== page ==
My Sister Dilly is a story of the mother of a severely handicapped child who tries to take her own life, and that of her child, and fails. After seven years in prison, she returns to her hometown and tries to become part of her child's life again. It is also the story of her older sister who feels very guilty about not being there for her when she was so overwhelmed with this child. Oh, and there are a couple of love interests in the book too. It is Christian fiction so the faith (or lack thereof) of the characters does play a part.
I loved the book. Those of you who read this blog regularly or otherwise "know" me online know that I have an autistic son. As handicaps go, his is on the mild side. I get to spend lots of time in IEP meetings. I've spent a small fortune on medication, therapists, doctor and the like. However, I've had no more sleepless nights than are normal for motherhood. I had to provide sitters for him at an age when some kids his age WERE sitters, but he can now safely stay alone, and I'll even leave him in charge of the little one for short periods of time. Despite, or perhaps I should say at least partly because of all those IEP meetings, he will eventually get a real high school diploma, and maybe more. We don't know what the future holds as far as him getting a job and supporting himself; but, like most parents, we can look forward to one day being able to leave home and not having to arrange for someone to care for him. It can be so frustrating at times when he acts so not his age, when he comes up with yet another strange behavior or causes yet another disruption, but I try to remember the days when he was in elementary school at a school that had a lot of programs for kids with severe handicaps. Whenever I got down about what he COULDN'T do, I'd see those kids in wheelchairs lined up outside the school and I'd give thanks to God for all he COULD do.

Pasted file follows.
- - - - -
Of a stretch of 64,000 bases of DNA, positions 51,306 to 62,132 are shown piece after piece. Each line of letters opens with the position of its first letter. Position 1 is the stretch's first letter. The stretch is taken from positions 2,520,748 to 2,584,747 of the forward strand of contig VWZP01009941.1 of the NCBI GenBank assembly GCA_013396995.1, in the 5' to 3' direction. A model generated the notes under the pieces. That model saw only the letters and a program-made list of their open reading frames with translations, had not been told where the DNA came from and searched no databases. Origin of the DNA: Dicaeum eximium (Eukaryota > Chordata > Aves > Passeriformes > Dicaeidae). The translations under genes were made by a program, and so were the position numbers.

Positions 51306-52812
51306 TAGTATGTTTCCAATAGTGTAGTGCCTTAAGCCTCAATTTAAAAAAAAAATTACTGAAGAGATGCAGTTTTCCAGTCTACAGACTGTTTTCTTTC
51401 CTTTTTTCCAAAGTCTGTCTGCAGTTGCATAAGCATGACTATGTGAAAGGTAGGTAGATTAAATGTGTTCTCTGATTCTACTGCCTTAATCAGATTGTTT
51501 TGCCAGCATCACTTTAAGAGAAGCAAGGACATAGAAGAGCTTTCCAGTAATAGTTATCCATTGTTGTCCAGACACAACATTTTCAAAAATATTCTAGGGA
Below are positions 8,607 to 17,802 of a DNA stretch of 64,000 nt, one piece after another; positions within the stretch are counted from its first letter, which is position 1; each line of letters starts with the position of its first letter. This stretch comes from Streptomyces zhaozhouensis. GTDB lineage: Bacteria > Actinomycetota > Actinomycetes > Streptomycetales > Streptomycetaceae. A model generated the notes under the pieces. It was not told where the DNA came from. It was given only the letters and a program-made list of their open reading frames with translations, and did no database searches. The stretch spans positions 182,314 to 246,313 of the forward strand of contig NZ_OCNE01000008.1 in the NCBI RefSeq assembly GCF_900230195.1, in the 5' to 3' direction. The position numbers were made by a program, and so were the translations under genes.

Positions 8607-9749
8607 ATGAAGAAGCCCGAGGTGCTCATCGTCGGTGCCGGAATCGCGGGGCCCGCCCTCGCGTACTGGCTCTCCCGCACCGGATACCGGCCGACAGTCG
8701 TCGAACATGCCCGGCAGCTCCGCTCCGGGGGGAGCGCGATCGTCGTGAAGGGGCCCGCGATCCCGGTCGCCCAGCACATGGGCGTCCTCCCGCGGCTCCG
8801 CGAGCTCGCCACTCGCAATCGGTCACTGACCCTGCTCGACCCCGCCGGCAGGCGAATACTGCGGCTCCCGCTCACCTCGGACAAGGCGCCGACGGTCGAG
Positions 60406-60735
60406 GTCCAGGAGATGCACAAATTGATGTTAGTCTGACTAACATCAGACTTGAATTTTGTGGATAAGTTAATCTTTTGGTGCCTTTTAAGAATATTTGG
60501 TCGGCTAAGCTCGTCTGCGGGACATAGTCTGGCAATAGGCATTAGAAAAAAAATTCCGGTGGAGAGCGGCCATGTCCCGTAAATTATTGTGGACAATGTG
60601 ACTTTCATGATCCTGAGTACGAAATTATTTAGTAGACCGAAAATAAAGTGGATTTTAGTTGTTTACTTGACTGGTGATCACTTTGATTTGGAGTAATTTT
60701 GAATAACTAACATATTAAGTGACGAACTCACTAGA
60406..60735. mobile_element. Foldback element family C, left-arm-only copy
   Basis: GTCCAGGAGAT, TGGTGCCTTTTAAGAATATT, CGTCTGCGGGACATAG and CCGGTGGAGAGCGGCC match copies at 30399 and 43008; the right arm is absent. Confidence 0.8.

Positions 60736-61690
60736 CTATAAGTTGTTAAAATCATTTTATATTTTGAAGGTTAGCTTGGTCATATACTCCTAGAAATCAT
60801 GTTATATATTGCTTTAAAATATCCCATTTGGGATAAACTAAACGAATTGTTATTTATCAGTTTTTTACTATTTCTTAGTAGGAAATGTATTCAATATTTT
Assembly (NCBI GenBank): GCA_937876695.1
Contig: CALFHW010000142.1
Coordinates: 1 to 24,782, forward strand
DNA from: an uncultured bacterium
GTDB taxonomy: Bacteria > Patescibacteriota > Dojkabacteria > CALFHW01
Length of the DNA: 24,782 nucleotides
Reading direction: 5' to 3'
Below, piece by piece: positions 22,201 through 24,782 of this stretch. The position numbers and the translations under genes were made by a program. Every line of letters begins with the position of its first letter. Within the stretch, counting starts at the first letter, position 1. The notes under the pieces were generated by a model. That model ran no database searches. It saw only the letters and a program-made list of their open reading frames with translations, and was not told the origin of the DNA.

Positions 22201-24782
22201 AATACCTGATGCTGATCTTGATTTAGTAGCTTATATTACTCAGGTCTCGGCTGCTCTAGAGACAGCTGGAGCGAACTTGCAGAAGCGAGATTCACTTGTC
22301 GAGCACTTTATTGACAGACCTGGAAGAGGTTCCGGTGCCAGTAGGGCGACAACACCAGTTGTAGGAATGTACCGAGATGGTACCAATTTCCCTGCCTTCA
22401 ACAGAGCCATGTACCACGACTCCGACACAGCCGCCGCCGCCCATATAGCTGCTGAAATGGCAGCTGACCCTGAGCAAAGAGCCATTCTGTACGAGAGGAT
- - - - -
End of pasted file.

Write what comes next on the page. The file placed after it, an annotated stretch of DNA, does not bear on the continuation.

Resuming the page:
The book takes place in the months after Dilly, the mother, is released from prison, but we learn her back story. She is from a small Illinois farming community and her family consists of her sister and her parents. They belong to a church that emphasises rules over love, at least from what she and her sister can see, and her parents seem that way too. She gets married right out of high school to a a boy her parents despise. While she is pregnant with her daughter she learns her husband is cheating on her. Her daughter is born with cerebral palsy and a seizure disorder. She has to be tube fed, suctioned and diapered. She is in a wheelchair. Dilly is her sole caregiver, her husband isn't there for her or their daughter. The daugther is up several times each night and cannot be left unattended. Dilly is sleep-deprived and overwhelmed, but pride keeps her from asking for help. Finally she decides to end it all, and to take the daughter with her, because no one else would be willing to care for her.
A couple of years ago someone told me I ought to contact some department with the State, that they might have some programs my son could get into. I made the call and spoke to someone who said that we could get on the list for an evaluation and that if he qualified for services, we'd then be put on a waiting list. I questioned the person about what services would be available if he qualified, and about what was necessary to qualify. Based on what he said, I decided not to pursue it further. I went to a conference a few months ago and found out that the waiting list for those who qualified for services was over two years. Services included respite care. I can't imagine having to wait over two years to get respite care (a babysitter qualified to deal with your handicapped child) if I really needed it. We've always been able to afford whatever care we've felt was necessary for my son, but one reason that is true is that we have always been a two-income family. We were able to put him in normal daycare and school settings and didn't need to use that time to catch up on sleep. If his handicap had been so severe as to require a stay at home parent, we would have needed those state programs I dismissed as too much trouble for too little service.
Moms of severely handicapped kids have my greatest admiration.